Labyrinthine circuit board lines by Karl-Ludwig Poggemann on Flickr, licensed under Creative Commons

We interrupt this hard-won linear progression toward my health and general well-being with a harrowing episode, the likes of which can only be properly accounted for when the movement through space and time of a loved one towards his or her bus home chafes against the intractable predisposition of a 100+ year old municipal transit system to create general havoc, especially on a weekend.

J took the youngs to a birthday party mid-morning (after a fearsome and long-dreaded tantrum from Young J, who is starting to go to pieces the longer I stay in bed). Then they had flu shots scheduled.

Mom was leaving today. Her bus was leaving at 2 pm from Penn Station, so I would accompany her to the subway station with her suitcase and she would take it from there. She and I enjoyed a few minutes of calm. I made a feeding schedule for myself (every two hours – just like a newborn) and wrote down all of the possible permutations of micro-snacks and doll-sized meals I can “enjoy,” so that I stay on top of things and don’t space out and go for six hours without eating. I felt good and empowered and ready to handle it all. I walked down the flight of stairs and the stoop carrying her suitcase and didn’t feel light-headed at all.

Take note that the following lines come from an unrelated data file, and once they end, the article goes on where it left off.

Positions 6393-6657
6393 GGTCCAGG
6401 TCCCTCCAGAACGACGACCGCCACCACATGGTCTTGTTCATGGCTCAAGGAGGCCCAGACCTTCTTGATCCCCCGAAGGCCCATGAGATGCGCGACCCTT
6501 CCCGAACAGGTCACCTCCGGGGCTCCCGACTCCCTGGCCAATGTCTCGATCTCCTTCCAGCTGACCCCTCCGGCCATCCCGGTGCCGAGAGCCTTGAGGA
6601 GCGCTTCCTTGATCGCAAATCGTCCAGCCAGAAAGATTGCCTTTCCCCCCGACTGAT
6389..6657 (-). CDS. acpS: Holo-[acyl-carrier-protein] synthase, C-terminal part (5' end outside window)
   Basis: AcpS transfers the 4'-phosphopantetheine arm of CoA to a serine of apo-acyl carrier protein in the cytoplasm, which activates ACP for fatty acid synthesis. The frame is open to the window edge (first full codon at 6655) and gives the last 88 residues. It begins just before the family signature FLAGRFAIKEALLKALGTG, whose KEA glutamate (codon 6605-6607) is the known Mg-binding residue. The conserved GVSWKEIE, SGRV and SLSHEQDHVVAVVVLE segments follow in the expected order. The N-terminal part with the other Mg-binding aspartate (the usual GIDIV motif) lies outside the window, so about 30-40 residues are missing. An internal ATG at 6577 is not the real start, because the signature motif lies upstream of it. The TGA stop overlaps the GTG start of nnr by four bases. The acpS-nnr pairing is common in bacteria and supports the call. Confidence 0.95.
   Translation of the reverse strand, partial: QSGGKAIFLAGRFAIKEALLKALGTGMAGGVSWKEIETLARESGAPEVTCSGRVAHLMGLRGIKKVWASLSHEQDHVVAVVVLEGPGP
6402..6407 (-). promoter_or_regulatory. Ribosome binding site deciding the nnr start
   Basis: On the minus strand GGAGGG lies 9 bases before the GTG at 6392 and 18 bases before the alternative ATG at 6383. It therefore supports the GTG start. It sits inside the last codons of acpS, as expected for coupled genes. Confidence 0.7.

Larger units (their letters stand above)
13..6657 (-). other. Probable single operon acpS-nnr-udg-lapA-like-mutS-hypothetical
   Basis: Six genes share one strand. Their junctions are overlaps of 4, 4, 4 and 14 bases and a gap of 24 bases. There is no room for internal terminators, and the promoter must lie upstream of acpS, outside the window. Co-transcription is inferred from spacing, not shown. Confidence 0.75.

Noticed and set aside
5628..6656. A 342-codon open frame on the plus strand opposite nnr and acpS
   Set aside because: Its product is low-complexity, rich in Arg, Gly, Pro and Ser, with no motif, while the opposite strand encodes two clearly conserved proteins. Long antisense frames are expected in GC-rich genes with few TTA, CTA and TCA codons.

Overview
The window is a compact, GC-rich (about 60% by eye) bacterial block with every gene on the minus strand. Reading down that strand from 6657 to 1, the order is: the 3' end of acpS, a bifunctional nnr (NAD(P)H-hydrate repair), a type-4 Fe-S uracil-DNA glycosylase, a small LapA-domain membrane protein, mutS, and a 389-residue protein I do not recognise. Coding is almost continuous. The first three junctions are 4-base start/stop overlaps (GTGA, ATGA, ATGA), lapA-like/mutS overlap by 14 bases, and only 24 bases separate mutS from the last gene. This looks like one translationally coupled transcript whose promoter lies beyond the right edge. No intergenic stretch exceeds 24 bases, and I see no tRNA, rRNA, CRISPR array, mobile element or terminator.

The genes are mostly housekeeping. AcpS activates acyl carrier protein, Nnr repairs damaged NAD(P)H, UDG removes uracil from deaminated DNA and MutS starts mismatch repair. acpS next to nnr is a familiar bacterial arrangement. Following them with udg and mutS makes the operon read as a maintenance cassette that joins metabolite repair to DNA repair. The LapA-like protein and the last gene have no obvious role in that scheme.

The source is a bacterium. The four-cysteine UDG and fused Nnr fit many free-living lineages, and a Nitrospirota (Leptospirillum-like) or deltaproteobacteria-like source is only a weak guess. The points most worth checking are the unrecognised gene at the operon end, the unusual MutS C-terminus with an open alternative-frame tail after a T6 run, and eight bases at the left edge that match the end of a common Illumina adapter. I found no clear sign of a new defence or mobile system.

Before leaving the house Mom asked if I’d checked the subway service status online. I had not. I took a look and it said Planned Work. I clicked through to find about three pages of deviations, warnings, and closings. My heart quickened and then sank. We hadn’t allowed for enough time to take a cab. It was subway or bust.

We took a train that doesn’t typically run on our line. I figured I would figure it out as we went, but the more I thought about it, the less sense it made. Before the train left Brooklyn I spied a chance to switch lines, and took it. It happened to involve the longest walk inside a station in perhaps the entire city, from the 4 at Borough Hall to the R at Court St. On a good day, in top physical condition and with no one else on the platform, one might need 15 minutes walking briskly to traverse this underground passage.

But this is me we are talking about, and Mom, who, even relieved of her suitcase (which I was wheeling) cannot walk all that fast. I felt we lost at least an hour, which cannot possibly be true because of the eventual outcome. There was luck in the sense that we were able to use both an elevator and an escalator during this leg of the trip. But I was growing more panicked by the moment (she wanted to be in line for the bus an hour before departure, and it was already 12:40). At one point as I glided down the empty escalator I started yelling up to Mom, “I JUST NEED YOU TO FOLLOW ME AND NOT SAY ANYTHING!” I wonder if Virgil ever said that to Dante?